The question is: how does server accomplish it? How does server notice the change in real-time? In .NET Framework, we can use FileSystemWatcher in our web application to watch over the files. In Java, we can use WatchService and so on in other platforms. But no matter the APIs, watching file system is always costly to our web application, especially watching multiple files in multiple directories.

Option 1 is relatively easier to implement in this example because server is able to retrieve file creation/modified time from file system anytime. Server knows whether the file has been changed since the time that given in If-Modified-Since header. Therefore, it does not have to watch over the files.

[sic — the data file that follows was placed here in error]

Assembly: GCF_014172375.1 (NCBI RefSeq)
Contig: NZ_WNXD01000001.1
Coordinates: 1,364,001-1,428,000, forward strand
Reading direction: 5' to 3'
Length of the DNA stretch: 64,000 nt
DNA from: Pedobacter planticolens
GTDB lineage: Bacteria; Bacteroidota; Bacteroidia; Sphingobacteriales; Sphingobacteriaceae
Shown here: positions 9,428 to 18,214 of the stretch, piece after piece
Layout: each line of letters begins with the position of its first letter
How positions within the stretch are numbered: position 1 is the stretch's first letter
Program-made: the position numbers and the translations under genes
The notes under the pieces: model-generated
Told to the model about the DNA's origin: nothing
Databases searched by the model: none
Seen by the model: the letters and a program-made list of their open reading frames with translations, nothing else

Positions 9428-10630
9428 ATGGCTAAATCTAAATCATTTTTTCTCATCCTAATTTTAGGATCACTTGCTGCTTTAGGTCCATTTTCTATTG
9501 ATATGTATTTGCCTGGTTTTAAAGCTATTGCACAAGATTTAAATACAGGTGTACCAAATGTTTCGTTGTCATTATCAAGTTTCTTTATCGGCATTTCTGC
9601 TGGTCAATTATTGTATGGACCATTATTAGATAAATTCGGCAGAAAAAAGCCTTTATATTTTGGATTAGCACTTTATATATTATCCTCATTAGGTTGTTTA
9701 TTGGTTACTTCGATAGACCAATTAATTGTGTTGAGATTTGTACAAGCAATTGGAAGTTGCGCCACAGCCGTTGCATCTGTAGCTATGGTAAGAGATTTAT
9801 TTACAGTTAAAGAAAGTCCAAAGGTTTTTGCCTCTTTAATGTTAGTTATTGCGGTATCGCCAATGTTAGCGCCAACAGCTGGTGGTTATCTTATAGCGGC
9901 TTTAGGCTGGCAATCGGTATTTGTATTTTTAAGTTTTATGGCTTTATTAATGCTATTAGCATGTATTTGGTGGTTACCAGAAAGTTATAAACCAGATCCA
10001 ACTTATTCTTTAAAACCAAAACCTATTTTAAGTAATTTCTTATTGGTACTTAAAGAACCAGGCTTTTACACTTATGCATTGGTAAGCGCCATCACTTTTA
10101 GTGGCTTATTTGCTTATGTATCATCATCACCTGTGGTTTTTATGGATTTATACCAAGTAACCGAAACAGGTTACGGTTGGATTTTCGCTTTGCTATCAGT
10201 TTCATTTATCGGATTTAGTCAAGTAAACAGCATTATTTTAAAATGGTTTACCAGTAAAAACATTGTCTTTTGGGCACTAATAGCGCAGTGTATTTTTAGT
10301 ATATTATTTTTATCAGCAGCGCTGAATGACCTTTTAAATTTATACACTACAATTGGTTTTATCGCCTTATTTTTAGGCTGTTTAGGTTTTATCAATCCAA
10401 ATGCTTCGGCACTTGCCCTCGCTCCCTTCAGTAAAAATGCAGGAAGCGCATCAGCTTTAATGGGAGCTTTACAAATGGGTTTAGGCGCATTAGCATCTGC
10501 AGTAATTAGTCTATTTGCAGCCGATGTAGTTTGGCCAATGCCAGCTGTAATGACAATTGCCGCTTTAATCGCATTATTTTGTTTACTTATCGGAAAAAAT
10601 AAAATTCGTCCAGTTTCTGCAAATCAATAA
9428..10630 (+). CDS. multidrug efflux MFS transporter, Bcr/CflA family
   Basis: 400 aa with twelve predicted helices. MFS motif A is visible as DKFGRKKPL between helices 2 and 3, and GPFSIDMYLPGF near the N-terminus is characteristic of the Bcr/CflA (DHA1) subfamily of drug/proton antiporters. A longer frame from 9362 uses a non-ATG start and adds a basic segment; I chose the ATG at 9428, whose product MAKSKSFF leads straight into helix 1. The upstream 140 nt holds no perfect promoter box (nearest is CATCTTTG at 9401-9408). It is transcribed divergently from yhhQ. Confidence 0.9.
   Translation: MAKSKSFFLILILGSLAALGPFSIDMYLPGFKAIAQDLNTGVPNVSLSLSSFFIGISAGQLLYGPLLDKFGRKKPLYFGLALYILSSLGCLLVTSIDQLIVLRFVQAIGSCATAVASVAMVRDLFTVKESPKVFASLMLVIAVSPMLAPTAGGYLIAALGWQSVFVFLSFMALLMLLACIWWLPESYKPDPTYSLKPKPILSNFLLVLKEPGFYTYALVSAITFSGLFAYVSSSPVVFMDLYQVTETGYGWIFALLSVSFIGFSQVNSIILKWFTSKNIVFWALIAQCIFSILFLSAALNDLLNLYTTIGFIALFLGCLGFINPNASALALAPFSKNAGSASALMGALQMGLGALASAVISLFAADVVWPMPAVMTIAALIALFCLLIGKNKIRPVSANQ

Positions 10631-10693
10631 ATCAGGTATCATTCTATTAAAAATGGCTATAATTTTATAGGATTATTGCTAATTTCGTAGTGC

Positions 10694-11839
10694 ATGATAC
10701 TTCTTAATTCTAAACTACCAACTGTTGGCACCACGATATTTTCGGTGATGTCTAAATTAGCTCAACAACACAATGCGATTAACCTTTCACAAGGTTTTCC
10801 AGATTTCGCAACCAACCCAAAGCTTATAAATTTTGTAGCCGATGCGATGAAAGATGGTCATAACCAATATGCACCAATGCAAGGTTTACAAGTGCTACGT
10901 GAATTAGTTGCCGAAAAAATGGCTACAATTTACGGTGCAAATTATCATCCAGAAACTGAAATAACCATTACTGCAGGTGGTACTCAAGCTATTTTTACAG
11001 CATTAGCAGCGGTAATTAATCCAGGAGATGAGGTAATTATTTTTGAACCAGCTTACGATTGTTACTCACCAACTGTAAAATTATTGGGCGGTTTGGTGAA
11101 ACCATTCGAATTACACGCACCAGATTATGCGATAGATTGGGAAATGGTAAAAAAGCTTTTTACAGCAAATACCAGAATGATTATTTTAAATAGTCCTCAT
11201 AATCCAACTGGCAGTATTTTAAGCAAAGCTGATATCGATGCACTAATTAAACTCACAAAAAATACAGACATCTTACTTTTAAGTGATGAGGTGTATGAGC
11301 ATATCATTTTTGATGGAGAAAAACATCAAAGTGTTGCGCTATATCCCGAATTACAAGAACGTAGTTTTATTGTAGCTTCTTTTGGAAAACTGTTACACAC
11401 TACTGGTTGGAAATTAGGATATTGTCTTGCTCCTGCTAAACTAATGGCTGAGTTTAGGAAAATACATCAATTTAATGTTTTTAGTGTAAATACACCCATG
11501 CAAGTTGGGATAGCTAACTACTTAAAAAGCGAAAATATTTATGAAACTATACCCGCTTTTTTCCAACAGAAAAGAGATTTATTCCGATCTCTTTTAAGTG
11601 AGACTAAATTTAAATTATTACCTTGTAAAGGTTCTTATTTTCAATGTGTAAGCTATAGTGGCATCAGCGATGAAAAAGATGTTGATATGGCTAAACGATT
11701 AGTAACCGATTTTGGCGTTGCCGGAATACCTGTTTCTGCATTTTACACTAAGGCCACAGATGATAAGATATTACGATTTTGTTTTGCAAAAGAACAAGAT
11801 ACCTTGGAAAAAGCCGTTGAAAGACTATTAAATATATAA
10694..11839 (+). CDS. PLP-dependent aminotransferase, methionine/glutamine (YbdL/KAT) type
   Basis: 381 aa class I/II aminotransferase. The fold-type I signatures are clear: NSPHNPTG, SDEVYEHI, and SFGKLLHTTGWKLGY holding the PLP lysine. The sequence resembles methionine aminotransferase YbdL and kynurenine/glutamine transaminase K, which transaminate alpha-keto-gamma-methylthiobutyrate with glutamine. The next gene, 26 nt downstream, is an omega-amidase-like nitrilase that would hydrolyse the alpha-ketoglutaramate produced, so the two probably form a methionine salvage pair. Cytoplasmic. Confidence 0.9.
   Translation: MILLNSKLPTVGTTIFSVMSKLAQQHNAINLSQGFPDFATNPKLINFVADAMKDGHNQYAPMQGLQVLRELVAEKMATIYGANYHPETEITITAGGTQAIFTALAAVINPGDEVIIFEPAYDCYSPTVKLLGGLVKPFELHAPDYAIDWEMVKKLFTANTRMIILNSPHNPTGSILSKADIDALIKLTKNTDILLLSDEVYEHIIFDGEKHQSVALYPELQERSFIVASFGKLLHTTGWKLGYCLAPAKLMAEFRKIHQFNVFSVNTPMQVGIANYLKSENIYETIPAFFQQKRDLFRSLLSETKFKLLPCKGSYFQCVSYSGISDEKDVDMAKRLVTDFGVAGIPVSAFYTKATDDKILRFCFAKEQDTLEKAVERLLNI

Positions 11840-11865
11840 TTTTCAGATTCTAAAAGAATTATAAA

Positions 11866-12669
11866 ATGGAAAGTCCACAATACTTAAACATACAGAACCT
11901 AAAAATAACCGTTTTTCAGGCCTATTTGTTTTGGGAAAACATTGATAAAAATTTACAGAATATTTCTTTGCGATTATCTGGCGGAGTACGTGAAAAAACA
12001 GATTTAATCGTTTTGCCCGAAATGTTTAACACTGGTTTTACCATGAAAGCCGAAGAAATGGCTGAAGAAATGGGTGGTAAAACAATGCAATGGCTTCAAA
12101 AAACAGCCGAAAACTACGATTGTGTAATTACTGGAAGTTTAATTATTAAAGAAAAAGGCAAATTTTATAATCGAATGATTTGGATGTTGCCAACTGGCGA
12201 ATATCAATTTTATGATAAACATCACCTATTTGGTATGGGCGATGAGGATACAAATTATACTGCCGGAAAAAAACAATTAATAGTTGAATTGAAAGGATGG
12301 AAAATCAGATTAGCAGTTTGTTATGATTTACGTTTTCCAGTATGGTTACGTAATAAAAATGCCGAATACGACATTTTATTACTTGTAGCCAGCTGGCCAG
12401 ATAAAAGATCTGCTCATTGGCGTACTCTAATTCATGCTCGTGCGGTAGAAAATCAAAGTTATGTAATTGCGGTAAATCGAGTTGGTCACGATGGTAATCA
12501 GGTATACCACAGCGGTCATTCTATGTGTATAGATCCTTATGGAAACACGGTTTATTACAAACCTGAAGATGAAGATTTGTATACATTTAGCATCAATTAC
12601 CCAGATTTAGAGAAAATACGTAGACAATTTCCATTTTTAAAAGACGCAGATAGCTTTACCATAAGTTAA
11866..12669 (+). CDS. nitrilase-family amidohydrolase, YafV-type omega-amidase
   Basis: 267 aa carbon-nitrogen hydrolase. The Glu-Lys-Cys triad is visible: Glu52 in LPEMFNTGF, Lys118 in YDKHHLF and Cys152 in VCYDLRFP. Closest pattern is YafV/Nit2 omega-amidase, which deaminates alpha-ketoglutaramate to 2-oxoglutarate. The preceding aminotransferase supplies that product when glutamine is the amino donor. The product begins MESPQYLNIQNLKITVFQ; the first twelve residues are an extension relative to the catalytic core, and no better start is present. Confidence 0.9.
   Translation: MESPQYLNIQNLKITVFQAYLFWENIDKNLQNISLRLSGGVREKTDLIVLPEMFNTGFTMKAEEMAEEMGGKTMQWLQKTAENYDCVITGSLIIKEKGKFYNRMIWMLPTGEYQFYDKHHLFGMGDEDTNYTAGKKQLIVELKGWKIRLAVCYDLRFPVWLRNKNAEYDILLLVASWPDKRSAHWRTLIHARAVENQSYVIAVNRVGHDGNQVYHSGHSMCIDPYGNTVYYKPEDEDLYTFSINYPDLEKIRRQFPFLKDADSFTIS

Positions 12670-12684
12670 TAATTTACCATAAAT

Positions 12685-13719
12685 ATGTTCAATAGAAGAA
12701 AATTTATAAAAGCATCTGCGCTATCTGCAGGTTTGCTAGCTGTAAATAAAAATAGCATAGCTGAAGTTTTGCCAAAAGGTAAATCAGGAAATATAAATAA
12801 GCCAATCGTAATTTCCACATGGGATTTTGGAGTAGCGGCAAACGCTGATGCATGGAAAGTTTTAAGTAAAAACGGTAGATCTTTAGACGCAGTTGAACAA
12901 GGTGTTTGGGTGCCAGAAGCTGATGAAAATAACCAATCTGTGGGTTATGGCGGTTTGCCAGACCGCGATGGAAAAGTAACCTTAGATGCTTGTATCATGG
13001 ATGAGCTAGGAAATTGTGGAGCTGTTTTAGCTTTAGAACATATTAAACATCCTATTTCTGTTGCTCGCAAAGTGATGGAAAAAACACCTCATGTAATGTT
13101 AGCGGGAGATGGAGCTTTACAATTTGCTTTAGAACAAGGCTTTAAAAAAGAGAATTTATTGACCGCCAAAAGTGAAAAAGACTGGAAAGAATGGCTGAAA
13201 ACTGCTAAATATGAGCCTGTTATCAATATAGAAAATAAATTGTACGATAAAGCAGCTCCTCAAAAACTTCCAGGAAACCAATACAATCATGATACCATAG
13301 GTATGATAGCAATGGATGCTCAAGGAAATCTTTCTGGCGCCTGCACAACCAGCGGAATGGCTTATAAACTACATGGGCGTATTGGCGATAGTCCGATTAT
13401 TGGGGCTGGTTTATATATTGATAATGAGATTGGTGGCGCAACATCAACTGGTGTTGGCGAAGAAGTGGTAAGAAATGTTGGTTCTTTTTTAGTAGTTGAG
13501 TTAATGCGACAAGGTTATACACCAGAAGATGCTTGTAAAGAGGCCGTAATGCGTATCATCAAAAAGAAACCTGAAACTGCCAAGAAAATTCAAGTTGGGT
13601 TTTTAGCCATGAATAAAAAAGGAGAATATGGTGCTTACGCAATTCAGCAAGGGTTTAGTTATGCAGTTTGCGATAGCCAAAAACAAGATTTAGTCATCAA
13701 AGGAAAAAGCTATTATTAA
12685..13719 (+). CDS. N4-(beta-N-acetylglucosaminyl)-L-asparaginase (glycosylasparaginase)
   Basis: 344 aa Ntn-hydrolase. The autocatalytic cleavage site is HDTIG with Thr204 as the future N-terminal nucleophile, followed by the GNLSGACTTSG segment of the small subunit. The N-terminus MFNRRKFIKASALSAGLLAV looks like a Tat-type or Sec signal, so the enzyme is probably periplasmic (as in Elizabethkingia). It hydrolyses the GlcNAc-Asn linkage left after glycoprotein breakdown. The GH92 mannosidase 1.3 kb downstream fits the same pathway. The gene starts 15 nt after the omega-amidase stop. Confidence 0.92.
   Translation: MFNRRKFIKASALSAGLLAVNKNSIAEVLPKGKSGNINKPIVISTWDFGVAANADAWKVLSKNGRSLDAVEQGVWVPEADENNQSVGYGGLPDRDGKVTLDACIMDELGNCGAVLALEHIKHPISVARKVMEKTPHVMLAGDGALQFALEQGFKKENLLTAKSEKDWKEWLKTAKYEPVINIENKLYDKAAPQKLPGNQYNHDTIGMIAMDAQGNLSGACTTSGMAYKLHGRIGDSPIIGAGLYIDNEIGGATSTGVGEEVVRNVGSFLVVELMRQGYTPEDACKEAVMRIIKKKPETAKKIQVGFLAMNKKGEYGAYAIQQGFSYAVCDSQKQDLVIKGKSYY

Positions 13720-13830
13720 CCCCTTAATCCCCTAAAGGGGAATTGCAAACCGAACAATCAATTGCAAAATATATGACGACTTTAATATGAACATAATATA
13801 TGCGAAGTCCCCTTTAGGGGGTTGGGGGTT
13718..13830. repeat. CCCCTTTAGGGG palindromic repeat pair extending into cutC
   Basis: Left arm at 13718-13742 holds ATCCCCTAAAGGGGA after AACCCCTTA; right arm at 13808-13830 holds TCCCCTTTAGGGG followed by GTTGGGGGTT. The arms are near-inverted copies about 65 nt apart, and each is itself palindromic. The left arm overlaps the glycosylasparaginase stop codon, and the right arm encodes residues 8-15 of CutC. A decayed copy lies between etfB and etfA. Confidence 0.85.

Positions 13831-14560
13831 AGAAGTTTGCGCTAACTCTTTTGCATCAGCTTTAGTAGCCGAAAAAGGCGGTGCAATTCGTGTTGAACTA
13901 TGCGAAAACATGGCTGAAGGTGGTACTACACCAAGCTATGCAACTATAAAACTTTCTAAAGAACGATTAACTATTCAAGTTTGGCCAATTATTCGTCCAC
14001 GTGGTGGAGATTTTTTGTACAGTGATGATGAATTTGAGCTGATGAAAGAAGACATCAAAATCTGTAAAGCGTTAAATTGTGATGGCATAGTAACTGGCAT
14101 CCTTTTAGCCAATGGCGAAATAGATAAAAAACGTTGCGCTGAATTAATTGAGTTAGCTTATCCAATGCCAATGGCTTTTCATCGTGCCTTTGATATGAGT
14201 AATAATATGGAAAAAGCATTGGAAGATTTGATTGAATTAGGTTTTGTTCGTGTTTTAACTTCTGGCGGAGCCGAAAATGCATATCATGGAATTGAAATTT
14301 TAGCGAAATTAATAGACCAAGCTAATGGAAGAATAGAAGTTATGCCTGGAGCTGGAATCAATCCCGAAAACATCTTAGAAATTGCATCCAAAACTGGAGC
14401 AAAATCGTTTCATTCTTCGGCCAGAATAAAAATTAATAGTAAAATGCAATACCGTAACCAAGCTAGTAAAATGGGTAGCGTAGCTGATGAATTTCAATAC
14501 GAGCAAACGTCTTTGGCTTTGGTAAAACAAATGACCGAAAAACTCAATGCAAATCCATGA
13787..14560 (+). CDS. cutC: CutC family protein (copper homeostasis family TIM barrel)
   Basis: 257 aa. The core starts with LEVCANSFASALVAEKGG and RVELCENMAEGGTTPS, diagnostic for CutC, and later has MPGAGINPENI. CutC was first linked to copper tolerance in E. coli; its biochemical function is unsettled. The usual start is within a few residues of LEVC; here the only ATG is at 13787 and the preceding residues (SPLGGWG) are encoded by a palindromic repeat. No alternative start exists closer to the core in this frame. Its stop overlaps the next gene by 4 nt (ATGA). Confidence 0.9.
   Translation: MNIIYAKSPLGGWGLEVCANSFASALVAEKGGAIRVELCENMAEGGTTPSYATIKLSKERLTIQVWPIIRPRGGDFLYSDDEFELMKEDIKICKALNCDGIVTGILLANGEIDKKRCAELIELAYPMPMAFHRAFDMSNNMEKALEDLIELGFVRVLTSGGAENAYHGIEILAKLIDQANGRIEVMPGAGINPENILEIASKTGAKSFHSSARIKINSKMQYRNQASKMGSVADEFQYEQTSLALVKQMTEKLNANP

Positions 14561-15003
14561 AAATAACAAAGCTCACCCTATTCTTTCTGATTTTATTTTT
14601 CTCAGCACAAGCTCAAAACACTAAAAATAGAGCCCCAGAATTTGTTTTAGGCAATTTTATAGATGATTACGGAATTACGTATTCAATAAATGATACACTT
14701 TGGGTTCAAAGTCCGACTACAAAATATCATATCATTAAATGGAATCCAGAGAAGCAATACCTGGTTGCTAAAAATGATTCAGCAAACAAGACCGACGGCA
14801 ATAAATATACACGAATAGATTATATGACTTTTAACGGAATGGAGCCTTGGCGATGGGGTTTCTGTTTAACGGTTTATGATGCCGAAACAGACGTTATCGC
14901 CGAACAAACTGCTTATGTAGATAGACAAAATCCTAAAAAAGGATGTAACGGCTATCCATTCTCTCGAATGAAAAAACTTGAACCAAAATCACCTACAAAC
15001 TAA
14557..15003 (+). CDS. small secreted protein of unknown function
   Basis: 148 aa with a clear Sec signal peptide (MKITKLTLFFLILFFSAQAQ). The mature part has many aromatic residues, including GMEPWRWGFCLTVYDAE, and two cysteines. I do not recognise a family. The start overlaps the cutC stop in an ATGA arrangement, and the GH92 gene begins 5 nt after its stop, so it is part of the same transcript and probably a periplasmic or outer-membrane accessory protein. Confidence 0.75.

But there is also a problem in option 1. File creation/modified time could be easily modified by other applications without changing its content. Thus, it is not a very reliable solution. Additionally, the datetime format used by HTTP 1.1, the RFC1123 standard does not include millisecond part, which means if content is changed more than 2 times within one second, the Last-Modified header value is unable to reflect these changes.